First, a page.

Applecross Cottage
Years of OperationFrom 1970
Role Of FacilityResidential child care for school children in a hostel setting. In 1971, the residents were primary school age children from Mogumber.
Sponsoring AgencyOriginally, Applecross Cottage was operated by the Methodist Overseas Mission on behalf of the Department of Native Welfare, then the Community Welfare Department.
Other facilities in
Signposts that are
related to the
Sponsoring Agency
See the entry “Uniting Church” in the earlier section of Signposts, “Non-Government Agencies and their Subsidiary Institutions”
Address(es)62 Matheson Road, Applecross
AliasesMatheson Road Hostel
Applecross Cottage
Brief HistoryEducation and employment hostels were operated by or in association with the Native Welfare Department mostly from the mid to late 1960s and early 1970s but came under the administration of the Community Welfare Department from 1972. For notes on a general history of these facilities, see the section on Hostels at the beginning of Signposts.
“The Methodist Overseas Mission has been operating a mission at Mogumber [see entry] for over twenty years. A high proportion of Mogumber’s residents are Wards of the State, and have been nurtured in the Mission’s isolated environment for most of their lives. A recent change in its policy at Mogumber has directed attention towards the gradual replacement of the mission by a number of small ‘scatter-homes’ in other areas.” Applecross Cottage was the first of these, followed by Adross Hostel [see entry]. Wilson and Robinson (1971) Aboriginal Hostels in Perth: A Comparative Survey
“The house at Matheson Road used as the first scatter-home [established by the Methodist Overseas Mission] had previously been a home for Aged Ladies. Although the properties at Cooinda and Warminda [see entries] encountered little local reaction (there were some minor complaints by Mount Lawley residents for example), there was considerable Press controversy over the establishment of Applecross Cottage. One of the major factors contributing to the controversy was the presence of a number of other institutions (Departmental and otherwise) in the vicinity, and this problem was magnified further in the Department’s hostel in the adjoining neighbourhood of Ardross [see entry]. Despite local resistance, the home was opened in 1970 with several Mogumber children attending Applecross Primary and Secondary schools.” Wilson and Robinson (1971) Aboriginal Hostels in Perth: A Comparative Survey.
In 1975, Applecross provided short term care for up to 8 children aged 5-17 years in a hostel-like setting. Applecross had a garden with a trampoline. There were 6 bedrooms – all doubles; 2 lounge rooms; dining room; 3 bathrooms and 3 toilets; TV, piano; radio or radiogram, library and magazines were available. Children took their lunch to school, to which they walked. The average length of stay was around 9 months. Recreational activities included sporting clubs, socials and camping trips. The building was described as being of brick construction and integrated into the community. (Department of Child Welfare Submission to the Committee of Enquiry into Residential Child Care, July 1976).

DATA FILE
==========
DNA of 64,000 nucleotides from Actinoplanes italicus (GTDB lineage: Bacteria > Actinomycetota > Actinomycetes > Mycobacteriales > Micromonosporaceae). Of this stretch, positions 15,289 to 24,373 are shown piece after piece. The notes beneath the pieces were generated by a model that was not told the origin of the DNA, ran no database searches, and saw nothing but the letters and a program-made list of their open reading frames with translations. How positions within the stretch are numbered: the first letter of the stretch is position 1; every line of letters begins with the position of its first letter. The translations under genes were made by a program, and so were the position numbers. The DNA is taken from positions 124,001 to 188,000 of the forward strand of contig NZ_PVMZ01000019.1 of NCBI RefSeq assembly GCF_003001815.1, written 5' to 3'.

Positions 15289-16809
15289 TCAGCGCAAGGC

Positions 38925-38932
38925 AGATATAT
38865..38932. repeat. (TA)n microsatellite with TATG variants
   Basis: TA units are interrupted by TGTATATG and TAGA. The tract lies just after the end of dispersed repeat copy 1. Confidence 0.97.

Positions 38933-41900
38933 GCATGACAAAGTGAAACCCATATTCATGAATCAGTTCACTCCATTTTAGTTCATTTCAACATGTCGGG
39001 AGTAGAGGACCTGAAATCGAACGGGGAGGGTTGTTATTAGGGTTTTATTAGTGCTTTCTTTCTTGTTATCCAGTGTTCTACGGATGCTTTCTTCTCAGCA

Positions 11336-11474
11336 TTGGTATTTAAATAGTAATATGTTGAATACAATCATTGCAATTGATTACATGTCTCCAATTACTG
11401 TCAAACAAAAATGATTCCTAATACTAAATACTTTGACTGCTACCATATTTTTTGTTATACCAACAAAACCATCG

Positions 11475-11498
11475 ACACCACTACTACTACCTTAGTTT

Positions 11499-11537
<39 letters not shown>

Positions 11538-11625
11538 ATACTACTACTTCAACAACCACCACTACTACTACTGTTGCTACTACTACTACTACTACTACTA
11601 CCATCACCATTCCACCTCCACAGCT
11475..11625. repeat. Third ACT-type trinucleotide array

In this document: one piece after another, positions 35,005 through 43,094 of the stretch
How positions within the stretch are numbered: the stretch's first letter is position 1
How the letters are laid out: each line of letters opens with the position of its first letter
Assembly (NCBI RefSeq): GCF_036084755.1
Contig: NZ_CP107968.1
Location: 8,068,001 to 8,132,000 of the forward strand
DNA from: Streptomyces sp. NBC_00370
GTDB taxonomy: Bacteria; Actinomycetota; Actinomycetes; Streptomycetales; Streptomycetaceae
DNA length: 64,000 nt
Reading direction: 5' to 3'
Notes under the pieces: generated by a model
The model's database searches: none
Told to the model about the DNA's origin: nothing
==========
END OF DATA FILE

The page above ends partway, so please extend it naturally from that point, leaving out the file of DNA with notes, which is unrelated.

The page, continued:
Applecross was privately owned, but operated under a formal agreement with the Department for Community Welfare, providing for school children. The WELSTAT (welfare statistics) Collection of 1979 notes “Applecross” as a ‘scattered group home’ (ie. “a family group home whose grounds do not adjoin those of another family group home, or other residential child care establishment, operated by the same enterprise.”) that was operated by an agency other than the Department.
In 1985/86, the responsibility for Applecross was passed to the Aboriginal Lands Council.
The Methodist Church has its own entry in Signposts, and this should be consulted as it gives more information about the approach taken.
RecordsIt is unknown whether any records originally held by the Methodist Overseas Mission are still in existence, but contact details are provided below.
Departmental records for children placed by the Department of Community Welfare or the Department of Native Welfare may exist. Of particular interest, if able to be located, are the Department of Native Welfare “Resident Details Information Sheet (1) Hostel and Private Board Placement ” and “Resident Details Information Sheet (2) Hostel and Private Board Placement”.
Additionally, the Department for Child Protection’s Aboriginal Index and the guide, “Looking West”, should be consulted for information.
AccessWhile access to records is restricted to protect the privacy of individuals, people are encouraged to enquire.
Contact DetailsFreedom of Information
Freedom of Information
Department of Communities
Locked Bag 5000, Fremantle WA 6959
Telephone: (08) 6217 6888
Country free call: 1800 176 888

The Assembly Archivist, Uniting Church in Australia
PO Box A2266, Sydney South NSW 1235
Telephone: (02) 8267 4267
Facsimile: (02) 8267 4222

Synod of Western Australia
UCA Archives Research Centre
1st Floor 10 Pier Street, Perth WA 6000
Telephone: (08) 9221 6911
Facsimile: (08) 9221 6863